Is any world city more immersive? The brilliant brouhaha of Morocco's oldest imperial capital delivers a full-throttle assault of every sense: colours dazzle, sounds blare for attention, smells delight and disgust, surfaces beg to be touched and foods thrill the tongue. Now served by direct weekly Air Arabia Maroc flights from Gatwick, Fez is truly a Moroccan must-see.
What to do
Fez's heart is Fez el-Bali: a UNESCO-protected medina, and the world's largest car-free urban area. Strolling this dilapidated, pulsating timewarp typically involves gasping constantly and dodging lots of donkeys. You'll probably also get lost as, supposedly, no cartographer has ever accurately translated Fez el-Bali's labyrinth to paper, including some alleys so narrow one must walk sideways – but that's half the fun. Make sure to duck into an ornate madrasa (school) and to visit the Chouara tanneries: hulking clay vats filled with vivid, multi-coloured dyes, as pongy as they are beautiful.
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Where to shop
Guides help you get the best from the medina, but be aware that they'll sometimes pressure you into purchases at their friends' shops. Be polite but firm and, above all, be prepared to barter: haggling is a national sport. The medina divides into artisan quarters from jewellery to perfume; particularly impressive are its kaftans, rugs, cushions, babouche slippers and leather bags.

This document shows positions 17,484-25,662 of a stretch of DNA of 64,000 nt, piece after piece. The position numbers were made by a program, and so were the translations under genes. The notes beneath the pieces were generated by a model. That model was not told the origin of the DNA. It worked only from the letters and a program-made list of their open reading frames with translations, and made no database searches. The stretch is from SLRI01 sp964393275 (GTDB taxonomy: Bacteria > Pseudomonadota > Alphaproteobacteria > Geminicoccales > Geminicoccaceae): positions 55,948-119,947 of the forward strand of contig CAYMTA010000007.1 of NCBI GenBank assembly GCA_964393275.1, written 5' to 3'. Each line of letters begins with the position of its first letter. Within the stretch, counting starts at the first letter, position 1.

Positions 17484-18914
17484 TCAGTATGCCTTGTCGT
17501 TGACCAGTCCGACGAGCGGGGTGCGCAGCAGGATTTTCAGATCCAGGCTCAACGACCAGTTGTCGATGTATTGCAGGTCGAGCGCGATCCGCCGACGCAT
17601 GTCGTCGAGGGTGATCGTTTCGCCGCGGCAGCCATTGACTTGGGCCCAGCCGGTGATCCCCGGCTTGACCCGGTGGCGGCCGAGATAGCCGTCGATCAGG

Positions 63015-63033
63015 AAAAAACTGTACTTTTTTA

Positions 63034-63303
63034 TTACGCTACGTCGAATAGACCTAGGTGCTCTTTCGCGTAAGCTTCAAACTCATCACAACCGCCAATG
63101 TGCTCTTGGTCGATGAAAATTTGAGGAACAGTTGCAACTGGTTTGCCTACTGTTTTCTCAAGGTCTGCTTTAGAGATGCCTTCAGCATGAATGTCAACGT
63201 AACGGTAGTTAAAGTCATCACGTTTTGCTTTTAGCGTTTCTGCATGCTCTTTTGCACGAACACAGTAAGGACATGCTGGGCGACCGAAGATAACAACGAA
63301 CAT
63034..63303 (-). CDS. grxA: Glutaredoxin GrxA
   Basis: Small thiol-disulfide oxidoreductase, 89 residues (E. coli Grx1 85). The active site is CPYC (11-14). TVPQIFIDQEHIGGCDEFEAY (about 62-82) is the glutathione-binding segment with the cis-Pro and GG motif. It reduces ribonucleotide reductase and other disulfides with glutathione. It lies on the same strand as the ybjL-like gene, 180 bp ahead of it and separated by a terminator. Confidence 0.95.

What to see
Only 45 minutes by train is Meknes, another imperial city and very attractive. Jemima Mann-Baha, owner of hotel, Palais Amani, also recommends the nearby Zalagh hills. 'In less than five minutes, you're in rolling countryside,' she declares. 'Picnic spots in mature olive groves have breathtaking medina views.'
Where to eat
Fez is reckoned to be Morocco's foodie capital, with its Fassi cuisine using fruits as vegetables and fond of spices like cumin and cinnamon. Riad Le Calife does all the classic dishes superbly, including tagines and pastilla – a sweet pie with pigeon meat.
Where to stay
Located beside one of the medina's main gates, Palais Amani's Art Deco building dates to the 1930s. There are 15 rooms, a candlelit hammam, a rooftop solarium and bar looking over Fez's minarets and satellite dishes, a restaurant, and a large, orange tree garden – the perfect retreat after those chaotic souks.
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